Momentum From Nothing?
The vacuum of empty space is a restless place. According to quantum mechanics, particles pop in and out of existence, and those “virtual” particles give the vacuum energy and can affect tiny objects. For example, two parallel metal plates will feel a minute force, called the Casimir effect, pulling them together. That’s because virtual photons with certain wavelengths cannot exist between them. The vacuum outside the plates thus has more energy, so it squeezes the plates together.
But the vacuum can also possess momentum, says Alexander Feigel of Rockefeller University in New York, and it should be possible to transfer some of that momentum to a material object. To reach that conclusion, Feigel began by addressing a long-standing controversy in electrodynamics: How should one define the momentum of an electromagnetic field permeating matter? For nearly a century, physicists have had two definitions, one proposed by German physicist Max Abraham and another derived by German mathematician Hermann Minkowski. According to Abraham’s formulation, the momentum of the electromagnetic field should be smaller in materials through which light travels more slowly; Minkowski’s formulation states that in such materials the momentum should be bigger. Using relativity, Feigel found that the Abraham definition accounts for the momentum of the electric and magnetic fields alone, while the Minkowski definition also takes into account the momentum of the material.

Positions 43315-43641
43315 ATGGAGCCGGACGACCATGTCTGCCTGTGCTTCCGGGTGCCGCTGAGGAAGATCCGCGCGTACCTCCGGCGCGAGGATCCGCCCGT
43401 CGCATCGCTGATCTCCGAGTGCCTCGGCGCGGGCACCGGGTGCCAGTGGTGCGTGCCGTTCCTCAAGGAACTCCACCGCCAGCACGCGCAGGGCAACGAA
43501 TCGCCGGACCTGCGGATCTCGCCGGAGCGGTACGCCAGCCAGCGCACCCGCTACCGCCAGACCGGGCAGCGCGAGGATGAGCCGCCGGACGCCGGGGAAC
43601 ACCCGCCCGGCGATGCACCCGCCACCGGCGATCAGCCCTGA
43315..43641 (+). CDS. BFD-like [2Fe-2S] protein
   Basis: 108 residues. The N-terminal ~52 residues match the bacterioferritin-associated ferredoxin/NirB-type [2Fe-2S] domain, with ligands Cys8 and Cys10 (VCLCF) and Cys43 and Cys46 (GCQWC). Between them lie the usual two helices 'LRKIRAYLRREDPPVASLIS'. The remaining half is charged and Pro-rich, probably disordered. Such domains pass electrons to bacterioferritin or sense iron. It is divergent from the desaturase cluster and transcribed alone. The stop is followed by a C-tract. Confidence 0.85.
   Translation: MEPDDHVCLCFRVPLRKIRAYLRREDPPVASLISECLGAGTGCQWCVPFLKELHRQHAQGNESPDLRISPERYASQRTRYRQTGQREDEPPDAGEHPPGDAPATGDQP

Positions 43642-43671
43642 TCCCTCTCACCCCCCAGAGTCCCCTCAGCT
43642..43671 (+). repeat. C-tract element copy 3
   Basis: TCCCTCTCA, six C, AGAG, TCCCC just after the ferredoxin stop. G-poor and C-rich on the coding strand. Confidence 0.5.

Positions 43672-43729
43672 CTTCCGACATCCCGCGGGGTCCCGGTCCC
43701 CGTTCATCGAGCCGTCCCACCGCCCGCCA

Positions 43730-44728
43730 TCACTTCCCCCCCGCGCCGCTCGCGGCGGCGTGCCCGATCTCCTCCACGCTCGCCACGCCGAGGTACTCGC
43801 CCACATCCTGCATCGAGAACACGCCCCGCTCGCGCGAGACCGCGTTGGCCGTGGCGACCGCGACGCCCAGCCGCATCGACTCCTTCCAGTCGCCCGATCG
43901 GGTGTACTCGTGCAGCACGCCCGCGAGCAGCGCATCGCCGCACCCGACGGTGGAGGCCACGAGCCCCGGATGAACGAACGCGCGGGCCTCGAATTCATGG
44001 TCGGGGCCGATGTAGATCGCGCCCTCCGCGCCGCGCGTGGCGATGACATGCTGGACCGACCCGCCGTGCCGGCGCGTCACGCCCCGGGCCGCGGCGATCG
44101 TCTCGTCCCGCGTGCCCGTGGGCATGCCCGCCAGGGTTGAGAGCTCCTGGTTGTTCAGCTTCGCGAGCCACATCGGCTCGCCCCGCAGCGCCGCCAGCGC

Feigel next used his theoretical tools to analyze the momentum inside a material placed in strong, perpendicular electric and magnetic fields. He found that virtual photons traveling through the material would have a strange asymmetry. If the electric field pointed up and the magnetic field pointed north, then virtual photons of a given energy traveling east would have a different momentum from those traveling west. That asymmetry would give the vacuum a net momentum in one direction, and the material would have to gain momentum in the opposite direction to compensate. In fields of 100,000 volts per meter and 17 tesla–which can be created in the lab–the material should move at a rate of 50 nanometers per second, Feigel says, which should be measurable.
Others had reached similar conclusions about the meanings of the Abraham and Minkowski definitions of momentum, but Feigel’s analysis is simpler, says Rodney Loudon of the University of Essex in Colchester, United Kingdom. “He’s done it in quite a nice, elegant way,” Loudon says. However, Ulf Leonhardt of the University of St. Andrews in Scotland says Feigel’s approach may be a little too simple, as it treats the material as a macroscopic object and does not begin with the forces on the individual atoms in it. “There are definitely some subtleties that he’s left out,” Leonhardt says, though the results may still be correct.
Propellantless Propulsion by Electromagnetic Inertia Manipulation: Theory and Experiment